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Gussow has written and taught extensively on food and politics (This Organic Life, 2001), but here she turns to a more personal subject, the period following the death of her husband of 40 years. She assumed (as did others) that she would be grief-stricken, yet she found herself able to move into the next period of life with grace and anticipation. This is due in no small part to long-term differences the two experienced (although they seem minor), and to her rededication to gardening. It would be incorrect to classify this as a guide to plant care or landscape design, however, as Gussow's view on life and living is far too broad. She writes about removing pests from the yard and then shifts gears to discuss national food policy, share recipes for zucchini, and reminisce about her son and butterflies. She rails against humanity's interest only in itself, yet expresses pride in her ability to still heft bags of soil and rocks. Gussow is an octogenarian who will not go gently in any direction, and certainly won't be ignored.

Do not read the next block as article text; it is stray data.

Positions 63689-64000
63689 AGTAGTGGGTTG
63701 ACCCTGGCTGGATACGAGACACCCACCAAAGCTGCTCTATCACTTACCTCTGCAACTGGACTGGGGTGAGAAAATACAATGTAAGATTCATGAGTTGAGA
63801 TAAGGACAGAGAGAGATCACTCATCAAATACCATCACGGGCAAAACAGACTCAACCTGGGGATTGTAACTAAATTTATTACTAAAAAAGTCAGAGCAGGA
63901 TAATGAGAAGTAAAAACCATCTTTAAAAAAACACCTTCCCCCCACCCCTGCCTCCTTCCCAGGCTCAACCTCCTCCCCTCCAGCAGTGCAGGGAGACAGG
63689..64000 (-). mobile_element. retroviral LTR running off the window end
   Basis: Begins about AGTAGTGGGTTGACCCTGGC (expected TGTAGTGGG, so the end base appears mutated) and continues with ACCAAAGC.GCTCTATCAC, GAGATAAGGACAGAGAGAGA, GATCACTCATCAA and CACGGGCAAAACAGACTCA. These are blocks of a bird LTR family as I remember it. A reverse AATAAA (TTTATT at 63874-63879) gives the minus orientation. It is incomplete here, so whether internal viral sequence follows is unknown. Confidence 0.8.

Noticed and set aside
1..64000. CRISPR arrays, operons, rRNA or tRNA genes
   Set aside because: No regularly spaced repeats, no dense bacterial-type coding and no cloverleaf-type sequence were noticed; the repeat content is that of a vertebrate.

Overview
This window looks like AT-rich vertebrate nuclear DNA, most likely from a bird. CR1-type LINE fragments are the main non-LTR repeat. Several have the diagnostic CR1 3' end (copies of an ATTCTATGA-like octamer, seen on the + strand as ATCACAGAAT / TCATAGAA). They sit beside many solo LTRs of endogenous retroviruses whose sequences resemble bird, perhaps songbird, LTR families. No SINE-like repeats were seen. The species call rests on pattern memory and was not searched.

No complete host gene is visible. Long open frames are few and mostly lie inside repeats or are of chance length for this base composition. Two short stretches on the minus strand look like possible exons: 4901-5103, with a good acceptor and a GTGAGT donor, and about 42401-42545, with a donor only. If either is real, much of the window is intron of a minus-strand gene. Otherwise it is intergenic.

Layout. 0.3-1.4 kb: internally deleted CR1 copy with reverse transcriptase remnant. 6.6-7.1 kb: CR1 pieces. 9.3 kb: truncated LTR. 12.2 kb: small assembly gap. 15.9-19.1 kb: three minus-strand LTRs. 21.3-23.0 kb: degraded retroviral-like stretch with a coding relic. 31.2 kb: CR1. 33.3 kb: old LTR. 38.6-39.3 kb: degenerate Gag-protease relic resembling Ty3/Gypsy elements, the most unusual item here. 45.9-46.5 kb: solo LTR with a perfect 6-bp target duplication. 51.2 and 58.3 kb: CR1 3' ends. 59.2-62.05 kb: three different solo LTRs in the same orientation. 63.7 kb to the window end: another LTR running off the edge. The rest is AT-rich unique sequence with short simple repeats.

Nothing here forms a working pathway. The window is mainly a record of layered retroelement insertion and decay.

"Once in a while, when I have an original thought, I look around and realize Joan said it first."--Michael Pollan, bestselling author of In Defense of Food, and The Omnivore's Dilemma
"In Growing, Older Joan Dye Gussow once again proves herself the consummate writer, gardener, cook, professor and-it turns out-philosopher, too. This is a memoir about death, but much like Joan herself, it's brimming with life. A vivid, unflinching, and unexpected self-portrait."--Dan Barber, chef and co-owner of Blue Hill and Blue Hill at Stone Barns
"Joan Gussow provides us with delicious inspiration by picking from her garden and cooking seasonally. She is an enlightened nutritionist who understands that our health and the health of the planet begin with stewardship of the earth!"--Alice Waters co-owner of Chez Panisse and author of Chez Panisse Cooking and The Art of Simple Food.